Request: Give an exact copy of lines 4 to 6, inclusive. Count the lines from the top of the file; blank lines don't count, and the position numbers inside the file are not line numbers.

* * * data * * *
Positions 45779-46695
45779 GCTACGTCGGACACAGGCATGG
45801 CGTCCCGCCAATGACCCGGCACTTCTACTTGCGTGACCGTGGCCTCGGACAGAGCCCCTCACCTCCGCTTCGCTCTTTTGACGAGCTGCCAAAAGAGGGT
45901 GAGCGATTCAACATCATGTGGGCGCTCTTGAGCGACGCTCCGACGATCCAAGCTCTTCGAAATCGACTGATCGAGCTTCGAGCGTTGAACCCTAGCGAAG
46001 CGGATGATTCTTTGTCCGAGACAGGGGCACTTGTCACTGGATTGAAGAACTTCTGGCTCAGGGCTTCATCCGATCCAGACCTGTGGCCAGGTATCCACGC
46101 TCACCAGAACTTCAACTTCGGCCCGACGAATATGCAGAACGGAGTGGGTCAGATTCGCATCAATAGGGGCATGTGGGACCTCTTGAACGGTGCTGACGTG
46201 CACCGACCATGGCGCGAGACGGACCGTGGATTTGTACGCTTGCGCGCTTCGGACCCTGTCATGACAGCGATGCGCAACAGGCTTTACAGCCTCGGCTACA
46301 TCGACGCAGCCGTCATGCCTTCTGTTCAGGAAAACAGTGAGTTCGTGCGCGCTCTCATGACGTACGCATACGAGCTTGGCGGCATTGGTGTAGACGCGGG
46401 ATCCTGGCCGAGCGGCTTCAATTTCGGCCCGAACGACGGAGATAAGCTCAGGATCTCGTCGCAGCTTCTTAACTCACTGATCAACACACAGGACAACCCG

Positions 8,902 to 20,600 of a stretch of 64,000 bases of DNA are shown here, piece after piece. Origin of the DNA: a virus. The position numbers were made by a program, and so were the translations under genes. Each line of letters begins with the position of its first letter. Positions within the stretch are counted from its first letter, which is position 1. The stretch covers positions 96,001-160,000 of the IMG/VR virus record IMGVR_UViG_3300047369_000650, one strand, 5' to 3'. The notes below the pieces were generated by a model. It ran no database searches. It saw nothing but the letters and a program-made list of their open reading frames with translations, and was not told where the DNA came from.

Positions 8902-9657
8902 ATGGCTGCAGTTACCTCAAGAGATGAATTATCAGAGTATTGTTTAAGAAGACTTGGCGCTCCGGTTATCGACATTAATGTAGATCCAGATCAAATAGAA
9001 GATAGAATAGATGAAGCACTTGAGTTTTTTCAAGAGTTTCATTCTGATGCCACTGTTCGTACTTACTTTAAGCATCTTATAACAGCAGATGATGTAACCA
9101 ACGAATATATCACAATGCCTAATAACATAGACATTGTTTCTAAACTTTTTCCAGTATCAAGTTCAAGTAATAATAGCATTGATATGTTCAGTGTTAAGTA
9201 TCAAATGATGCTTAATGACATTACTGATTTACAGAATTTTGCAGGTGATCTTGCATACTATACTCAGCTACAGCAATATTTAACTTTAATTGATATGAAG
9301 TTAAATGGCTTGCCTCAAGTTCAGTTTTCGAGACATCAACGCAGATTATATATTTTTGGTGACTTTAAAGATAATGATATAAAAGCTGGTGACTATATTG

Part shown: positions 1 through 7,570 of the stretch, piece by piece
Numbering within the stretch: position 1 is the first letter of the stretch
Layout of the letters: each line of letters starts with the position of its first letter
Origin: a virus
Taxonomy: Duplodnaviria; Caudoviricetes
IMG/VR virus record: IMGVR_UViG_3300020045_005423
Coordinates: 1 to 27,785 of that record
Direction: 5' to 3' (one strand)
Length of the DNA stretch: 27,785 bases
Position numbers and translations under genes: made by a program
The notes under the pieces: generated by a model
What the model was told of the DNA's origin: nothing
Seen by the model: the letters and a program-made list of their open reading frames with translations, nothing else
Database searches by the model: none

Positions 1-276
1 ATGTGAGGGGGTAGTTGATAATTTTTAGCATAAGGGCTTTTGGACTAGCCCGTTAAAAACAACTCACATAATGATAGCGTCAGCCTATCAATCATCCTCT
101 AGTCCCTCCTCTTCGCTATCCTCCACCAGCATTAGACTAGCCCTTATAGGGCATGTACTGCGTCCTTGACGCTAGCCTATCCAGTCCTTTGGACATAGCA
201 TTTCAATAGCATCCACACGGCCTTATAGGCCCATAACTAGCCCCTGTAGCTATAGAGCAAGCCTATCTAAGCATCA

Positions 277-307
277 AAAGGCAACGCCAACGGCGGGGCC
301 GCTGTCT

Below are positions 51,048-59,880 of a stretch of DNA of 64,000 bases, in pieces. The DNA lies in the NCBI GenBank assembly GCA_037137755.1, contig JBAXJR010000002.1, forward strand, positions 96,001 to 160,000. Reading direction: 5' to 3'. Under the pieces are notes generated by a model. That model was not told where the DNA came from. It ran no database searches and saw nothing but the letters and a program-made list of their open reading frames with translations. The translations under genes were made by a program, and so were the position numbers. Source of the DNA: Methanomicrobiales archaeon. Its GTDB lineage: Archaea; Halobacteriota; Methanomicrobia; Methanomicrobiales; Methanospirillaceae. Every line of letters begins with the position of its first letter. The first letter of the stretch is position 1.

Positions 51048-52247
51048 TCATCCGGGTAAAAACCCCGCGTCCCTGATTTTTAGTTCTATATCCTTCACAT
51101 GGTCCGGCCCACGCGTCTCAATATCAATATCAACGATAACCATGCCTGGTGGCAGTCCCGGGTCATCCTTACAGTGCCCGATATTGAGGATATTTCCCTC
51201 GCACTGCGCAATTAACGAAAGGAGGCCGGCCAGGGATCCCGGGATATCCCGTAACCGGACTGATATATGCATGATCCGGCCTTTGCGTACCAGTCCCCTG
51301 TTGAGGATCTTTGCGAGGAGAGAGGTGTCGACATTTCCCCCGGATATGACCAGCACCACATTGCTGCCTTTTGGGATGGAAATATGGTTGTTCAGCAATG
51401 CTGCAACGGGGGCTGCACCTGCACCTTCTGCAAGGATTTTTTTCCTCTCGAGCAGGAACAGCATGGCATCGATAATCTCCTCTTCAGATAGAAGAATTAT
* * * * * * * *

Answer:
45901 GAGCGATTCAACATCATGTGGGCGCTCTTGAGCGACGCTCCGACGATCCAAGCTCTTCGAAATCGACTGATCGAGCTTCGAGCGTTGAACCCTAGCGAAG
46001 CGGATGATTCTTTGTCCGAGACAGGGGCACTTGTCACTGGATTGAAGAACTTCTGGCTCAGGGCTTCATCCGATCCAGACCTGTGGCCAGGTATCCACGC
46101 TCACCAGAACTTCAACTTCGGCCCGACGAATATGCAGAACGGAGTGGGTCAGATTCGCATCAATAGGGGCATGTGGGACCTCTTGAACGGTGCTGACGTG